This was a “moment” for me. I won’t ever ditch the idea that happy students learn more and I really believe that the ability to motivate students is a powerful teaching tool. But I do think I need to follow my instincts and require my students to do the same, whether they are happy, or not.
After spending nearly a year recording video lectures for my flipped classes, I have finally arrived at a semester in which MOST of the lectures have been recorded (for better or worse) and I am able to focus my time on improving the quality of the ACTIVITIES we do during class time. Although I am painfully critical of the quality of my existing video lectures, I am grateful to finally have more time to work on the class activities.
I am always intrigued by case studies and if you haven’t taken a look at the National Center for Case Study Teaching in Science, you really need to check it out. This resource is included in the APS Archive and it is literally a gold mine of interesting cases. I’ve signed up for their email listserv and receive monthly updates describing new cases they’ve recently posted. When I get these emails, I usually end up wishing I taught more classes, because the topics are so engaging. I was particularly interested in checking out a relatively recent case about Colony Collapse Disorder in honeybees.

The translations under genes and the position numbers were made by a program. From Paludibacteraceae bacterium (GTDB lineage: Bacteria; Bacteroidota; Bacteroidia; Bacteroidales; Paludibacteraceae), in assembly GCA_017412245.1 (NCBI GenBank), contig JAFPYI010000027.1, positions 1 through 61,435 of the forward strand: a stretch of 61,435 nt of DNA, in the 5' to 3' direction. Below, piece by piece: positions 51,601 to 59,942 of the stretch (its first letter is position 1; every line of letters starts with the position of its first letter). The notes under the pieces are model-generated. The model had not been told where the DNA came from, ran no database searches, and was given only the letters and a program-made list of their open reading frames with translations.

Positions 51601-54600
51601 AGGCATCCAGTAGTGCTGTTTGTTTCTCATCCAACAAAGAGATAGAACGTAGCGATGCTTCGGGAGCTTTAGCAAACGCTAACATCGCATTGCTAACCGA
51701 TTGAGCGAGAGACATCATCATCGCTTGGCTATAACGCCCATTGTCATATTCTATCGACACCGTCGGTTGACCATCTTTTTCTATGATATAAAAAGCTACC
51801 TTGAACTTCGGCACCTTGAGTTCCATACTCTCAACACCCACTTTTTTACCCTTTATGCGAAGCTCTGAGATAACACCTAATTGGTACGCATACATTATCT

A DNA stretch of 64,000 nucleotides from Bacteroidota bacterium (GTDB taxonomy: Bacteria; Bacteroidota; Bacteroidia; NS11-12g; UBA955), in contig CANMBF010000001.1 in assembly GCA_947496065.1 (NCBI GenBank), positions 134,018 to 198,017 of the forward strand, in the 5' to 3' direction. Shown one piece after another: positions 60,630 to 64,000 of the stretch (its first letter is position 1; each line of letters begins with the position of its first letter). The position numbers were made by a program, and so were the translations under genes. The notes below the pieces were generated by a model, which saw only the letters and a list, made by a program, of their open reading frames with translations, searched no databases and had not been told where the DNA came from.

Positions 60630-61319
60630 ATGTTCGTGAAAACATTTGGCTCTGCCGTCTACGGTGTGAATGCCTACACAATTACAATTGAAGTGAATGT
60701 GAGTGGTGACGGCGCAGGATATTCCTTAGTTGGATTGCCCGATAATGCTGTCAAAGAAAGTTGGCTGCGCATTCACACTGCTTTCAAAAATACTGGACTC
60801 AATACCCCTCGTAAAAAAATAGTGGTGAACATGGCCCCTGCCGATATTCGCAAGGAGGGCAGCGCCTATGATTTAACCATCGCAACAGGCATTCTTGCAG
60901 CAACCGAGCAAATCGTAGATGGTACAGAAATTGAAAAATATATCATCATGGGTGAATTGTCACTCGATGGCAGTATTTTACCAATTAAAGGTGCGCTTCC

The group also facilitates an annual summer workshop where participants explore different kinds of case studies, and then write and deliver their own cases to a guinea pig group of undergrads who offer feedback on the experience. Someday, when I figure out how to squeeze 48 hours out of each 24, I would LOVE to participate in this conference. But there are other sources of case studies for use in the flipped classroom. One of my favorite workshops at the HAPS Annual Conference last year in Las Vegas was Cherie McKeever’s workshop on writing your own case studies. She also offers an online summer class on how to write and implement fun cases.
I am going to experiment with a clicker-based case study on hearing loss this week in Human Physiology. I will keep you posted!